National defense: The coming cuts
Recently, Secretary of Defense Robert Gates said he worries about a “hollowing out” of our armed forces. During the Eisenhower years, the Army was “hollowed out.” Then, the big threat was nuclear war with the Soviet Union, so Congress put the big bucks into strategic weapons, meaning the Strategic Air Command with its nuclear bombers and into the Navy to develop nuclear submarines. Many Army units had only a small cadre of officers and NCOs. In wartime, the “hollowed out” Army units were to be filled with hastily-trained draftees.
But that was back then. Today, the threat posed by radical Islam is putting more money into special operations forces, light infantry brigades and into the Marines. That is not to say that a resurgent Russia under Vladimir Putin and the burgeoning military of Red China are not significant threats. We are always going to have to bear the expense of the technology that provides us air superiority where we need it and to continue the Navy’s historic mission of freedom-of-the-seas for peaceful maritime commerce.
The O’Bamessiahs want to cut $400 billion from national defense. Former Defense Secretary Donald Rumsfeld and now Secretary Gates have already ash canned some really high-dollar weapons systems that were more suited to defending the Fulda Gap against Soviet invasion than finding and eliminating evil masterminds such as Osama bin Laden.
But looking back over 50 years of being involved with the military in one way or another, odds are the cuts will fall hardest on the troops and their families. No doubt, military retirement and medical care will be on the chopping block.
Back in 1958, a married, second lieutenant entering active duty with a college degree earned a taxable $222.30 per month, along with about $50.00 for food, and $110.00 for off-post housing. A buck private (assumed to be a high-school draftee) got $78.00; however, room and board were provided in the form of a barracks and a mess hall. (See: 37 USC Chapter 7.)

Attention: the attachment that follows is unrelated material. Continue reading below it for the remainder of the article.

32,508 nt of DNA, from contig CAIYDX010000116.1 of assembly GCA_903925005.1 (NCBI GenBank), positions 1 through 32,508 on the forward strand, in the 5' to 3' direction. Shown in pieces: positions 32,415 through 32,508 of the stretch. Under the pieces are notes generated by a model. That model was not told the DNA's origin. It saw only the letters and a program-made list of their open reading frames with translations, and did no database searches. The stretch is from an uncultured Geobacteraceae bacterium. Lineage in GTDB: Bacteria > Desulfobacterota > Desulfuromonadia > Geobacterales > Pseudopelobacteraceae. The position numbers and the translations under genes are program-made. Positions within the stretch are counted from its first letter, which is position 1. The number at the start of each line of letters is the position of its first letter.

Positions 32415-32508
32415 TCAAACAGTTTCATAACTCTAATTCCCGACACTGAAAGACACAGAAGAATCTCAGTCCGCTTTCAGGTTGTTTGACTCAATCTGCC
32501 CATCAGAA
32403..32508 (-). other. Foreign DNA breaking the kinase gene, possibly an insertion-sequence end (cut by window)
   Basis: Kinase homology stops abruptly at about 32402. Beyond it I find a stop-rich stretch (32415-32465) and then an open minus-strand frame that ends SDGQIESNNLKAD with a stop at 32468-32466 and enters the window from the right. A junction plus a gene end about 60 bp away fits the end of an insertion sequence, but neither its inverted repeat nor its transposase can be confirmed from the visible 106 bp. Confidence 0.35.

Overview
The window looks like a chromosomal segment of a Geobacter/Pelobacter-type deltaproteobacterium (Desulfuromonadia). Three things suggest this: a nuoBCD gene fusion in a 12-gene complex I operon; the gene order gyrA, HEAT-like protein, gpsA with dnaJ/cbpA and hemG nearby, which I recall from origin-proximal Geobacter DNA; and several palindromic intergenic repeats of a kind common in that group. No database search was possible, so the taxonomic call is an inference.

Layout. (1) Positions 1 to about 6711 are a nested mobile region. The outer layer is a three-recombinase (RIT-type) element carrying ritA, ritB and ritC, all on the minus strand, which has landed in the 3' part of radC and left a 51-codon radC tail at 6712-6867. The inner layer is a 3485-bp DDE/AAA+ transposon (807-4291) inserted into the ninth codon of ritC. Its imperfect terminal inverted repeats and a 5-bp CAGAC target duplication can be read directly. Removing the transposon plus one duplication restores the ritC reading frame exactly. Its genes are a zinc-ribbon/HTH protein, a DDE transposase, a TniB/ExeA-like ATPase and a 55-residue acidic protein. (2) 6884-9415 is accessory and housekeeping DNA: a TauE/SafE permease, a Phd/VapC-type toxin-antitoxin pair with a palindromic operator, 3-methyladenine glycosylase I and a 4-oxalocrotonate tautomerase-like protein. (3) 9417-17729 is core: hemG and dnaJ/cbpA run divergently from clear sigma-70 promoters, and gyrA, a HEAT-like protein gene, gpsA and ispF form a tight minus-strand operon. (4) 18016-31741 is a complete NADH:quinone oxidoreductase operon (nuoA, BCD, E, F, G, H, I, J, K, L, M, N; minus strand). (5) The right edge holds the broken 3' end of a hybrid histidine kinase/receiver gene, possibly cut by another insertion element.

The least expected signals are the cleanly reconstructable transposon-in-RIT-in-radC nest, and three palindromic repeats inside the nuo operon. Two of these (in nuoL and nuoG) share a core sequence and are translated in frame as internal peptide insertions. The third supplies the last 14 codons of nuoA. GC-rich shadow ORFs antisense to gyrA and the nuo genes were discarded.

Meanwhile, a similar college graduate in civilian life was taking home three times more money. When asked why military pay was so comparatively low, the Army said we were going to receive “deferred compensation,” meaning: the money you were not required to pay into a retirement system was being withheld and would be available to you later; provided, you made it through 20 years of military service.
In return for 20 years service, you would start getting back your “deferred compensation” at one-half of the pay for the rank at which you retired, plus VA medical care. If you made it to 30 years, you got ¾ quarter pay, and VA medical care.
At the time, only six-percent of those second lieutenants who entered on active duty were making it to 20 years of service. So, “deferred compensation” meant that 94-percent of the Army’s management trainees (second lieutenants) would never serve long enough and/or live long enough to qualify for any retirement benefits. The figures were far worse for enlisted personnel.
The other oddity is that the active-duty pay and retirement pay of combat-arms officers and NCOs who go repeatedly in harm’s way and suffer incredible physical hardships are the same as those who serve in the rear-echelon branches which, by the way, provide vital support to the 20-percent of the armed forces who do the actual fighting. But it does seem odd.
When a service member is actually performing certain hazardous duties, there is some extra pay; however, that doesn’t carry on into retirement. So, irrespective of previous risks or physical hardships, retirement pay is essentially the same for all. Obviously, the system needs some overall; however, history tells us much of that $400 billion will come out of the hides of the troops and their families.
Nationally syndicated columnist, William Hamilton, served 20 years on active duty. He was educated at the University of Oklahoma, the George Washington University, the U.S Naval War College, the University of Nebraska, and Harvard University. <;/i>
©2011. William Hamilton.